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Heartfelt thanks from Kentbruck
Dartmoor Group Officer Neale Emerson can’t contain his gratitude for all the crews who turned out from far and wide to fight the long-duration Kentbruck fire.
“I think it’s blooming marvellous,” says the Drik Drik member and resident. “We’ve had the whole box and dice. We had a Sikorsky land beside us and we met the crew. We met people on strike teams from all over the place and they were all just wonderful. There was excellent work from Parks [Victoria] and DSE. The firefighters from HVP and Hancock pine plantations left their pine trees and helped do asset protection in Drik Drik when we were in trouble.
“We are so grateful for the input when things went pear shaped. I drive around and I’m so gobsmacked. It’s the biggest fire I’ve ever seen in this district but we are so lucky.
“There has been no home loss, no sheds lost, no stock loss. We’ve lost about five kilometres of private fencing and one of my brigade members had lost about 50 hectares of farmland.
“We’re mainly a beef cattle area and everyone helped each other shift stock or organise trucks to cart away cattle.
“It confirms your faith in human nature and we had some luck on our side too. We managed to hold a flank in two places that I thought we weren’t going to save.”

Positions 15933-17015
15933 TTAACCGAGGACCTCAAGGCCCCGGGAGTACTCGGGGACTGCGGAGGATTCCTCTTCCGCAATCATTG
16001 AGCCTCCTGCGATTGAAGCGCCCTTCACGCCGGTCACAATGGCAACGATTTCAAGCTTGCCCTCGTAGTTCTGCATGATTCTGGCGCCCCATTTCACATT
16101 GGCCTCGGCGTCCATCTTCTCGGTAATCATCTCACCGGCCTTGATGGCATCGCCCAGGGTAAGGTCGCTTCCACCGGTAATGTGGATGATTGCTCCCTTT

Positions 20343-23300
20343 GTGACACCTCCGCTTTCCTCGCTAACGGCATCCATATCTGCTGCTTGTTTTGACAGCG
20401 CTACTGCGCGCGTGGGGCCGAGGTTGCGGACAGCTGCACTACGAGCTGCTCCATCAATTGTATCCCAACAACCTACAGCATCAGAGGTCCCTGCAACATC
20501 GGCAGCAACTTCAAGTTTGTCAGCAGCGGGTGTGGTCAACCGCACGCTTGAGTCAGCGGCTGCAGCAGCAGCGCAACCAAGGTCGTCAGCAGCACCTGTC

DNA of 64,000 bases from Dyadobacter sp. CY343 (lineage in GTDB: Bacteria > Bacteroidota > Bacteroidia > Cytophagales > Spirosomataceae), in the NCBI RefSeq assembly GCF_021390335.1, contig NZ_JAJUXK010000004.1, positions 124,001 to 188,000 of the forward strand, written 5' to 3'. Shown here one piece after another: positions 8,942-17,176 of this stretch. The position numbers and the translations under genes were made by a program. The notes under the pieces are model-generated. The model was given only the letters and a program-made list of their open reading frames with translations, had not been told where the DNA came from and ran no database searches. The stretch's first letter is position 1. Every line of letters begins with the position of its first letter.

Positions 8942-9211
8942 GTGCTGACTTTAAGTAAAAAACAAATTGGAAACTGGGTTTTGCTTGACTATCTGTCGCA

Neale spent Sunday 6 January doorknocking homes most at threat in his area to tell people to enact their bushfire plans. He was initially going to manage a strike team but became a sector commander then a divisional commander for two days. When his property came under direct threat, however, he was released to take the firefight home.
Once that was safe, he became the taskforce leader of a group comprised of local CFA trucks and private units. “We were a ragtag army of locals,” he says, “and even had someone come across the border in a private unit.
“Nelson brigade has a float pump and we took that out on a boat on the first day and today blacking out along the Glenelg River. There are some 100 foot high cliffs along the river so there’s some very inhospitable terrain. You can only cross the river at Dartmoor and Nelson so you have to be very organised with your resources.
“Today we’re staying in Drik Drik and monitoring the local area and we have a plan for the next three days. We have to be ready if another local incident comes in.
“I’ve been to Sydney. I’ve been to Kinglake and what I hear is that what goes around comes around. I guess that’s true.
“This is just a genuine heartfelt thanks to those people who gave their time.”